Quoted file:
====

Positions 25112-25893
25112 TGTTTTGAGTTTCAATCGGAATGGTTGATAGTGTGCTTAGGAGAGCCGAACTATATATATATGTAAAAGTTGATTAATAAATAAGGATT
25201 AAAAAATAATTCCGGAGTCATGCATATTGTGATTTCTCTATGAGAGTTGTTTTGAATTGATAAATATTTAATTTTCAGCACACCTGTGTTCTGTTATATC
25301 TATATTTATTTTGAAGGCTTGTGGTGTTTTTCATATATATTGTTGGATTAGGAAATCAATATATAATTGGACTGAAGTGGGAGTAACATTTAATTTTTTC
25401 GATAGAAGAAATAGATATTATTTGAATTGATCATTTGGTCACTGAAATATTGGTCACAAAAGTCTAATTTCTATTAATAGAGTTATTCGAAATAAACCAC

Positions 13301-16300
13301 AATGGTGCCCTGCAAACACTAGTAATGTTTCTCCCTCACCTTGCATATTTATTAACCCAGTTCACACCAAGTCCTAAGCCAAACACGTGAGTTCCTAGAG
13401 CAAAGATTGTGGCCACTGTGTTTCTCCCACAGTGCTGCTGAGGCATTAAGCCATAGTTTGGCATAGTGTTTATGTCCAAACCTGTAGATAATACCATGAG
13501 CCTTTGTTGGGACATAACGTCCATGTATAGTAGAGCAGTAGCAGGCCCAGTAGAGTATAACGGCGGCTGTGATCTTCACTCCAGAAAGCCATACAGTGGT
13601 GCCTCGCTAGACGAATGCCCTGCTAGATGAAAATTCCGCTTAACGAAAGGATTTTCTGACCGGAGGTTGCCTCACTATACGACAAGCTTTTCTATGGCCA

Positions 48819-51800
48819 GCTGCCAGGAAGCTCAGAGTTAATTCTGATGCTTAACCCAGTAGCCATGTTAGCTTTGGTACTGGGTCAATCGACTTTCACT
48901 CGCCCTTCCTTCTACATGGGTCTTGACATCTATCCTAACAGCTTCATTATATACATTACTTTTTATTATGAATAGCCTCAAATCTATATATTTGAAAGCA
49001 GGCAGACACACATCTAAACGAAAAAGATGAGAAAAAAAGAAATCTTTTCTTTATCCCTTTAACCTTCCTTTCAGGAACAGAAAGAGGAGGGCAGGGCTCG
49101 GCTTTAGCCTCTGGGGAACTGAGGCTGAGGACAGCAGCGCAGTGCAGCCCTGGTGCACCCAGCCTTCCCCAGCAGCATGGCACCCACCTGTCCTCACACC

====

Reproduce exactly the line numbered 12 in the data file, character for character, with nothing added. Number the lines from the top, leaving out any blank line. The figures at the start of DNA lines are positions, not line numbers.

48819 GCTGCCAGGAAGCTCAGAGTTAATTCTGATGCTTAACCCAGTAGCCATGTTAGCTTTGGTACTGGGTCAATCGACTTTCACT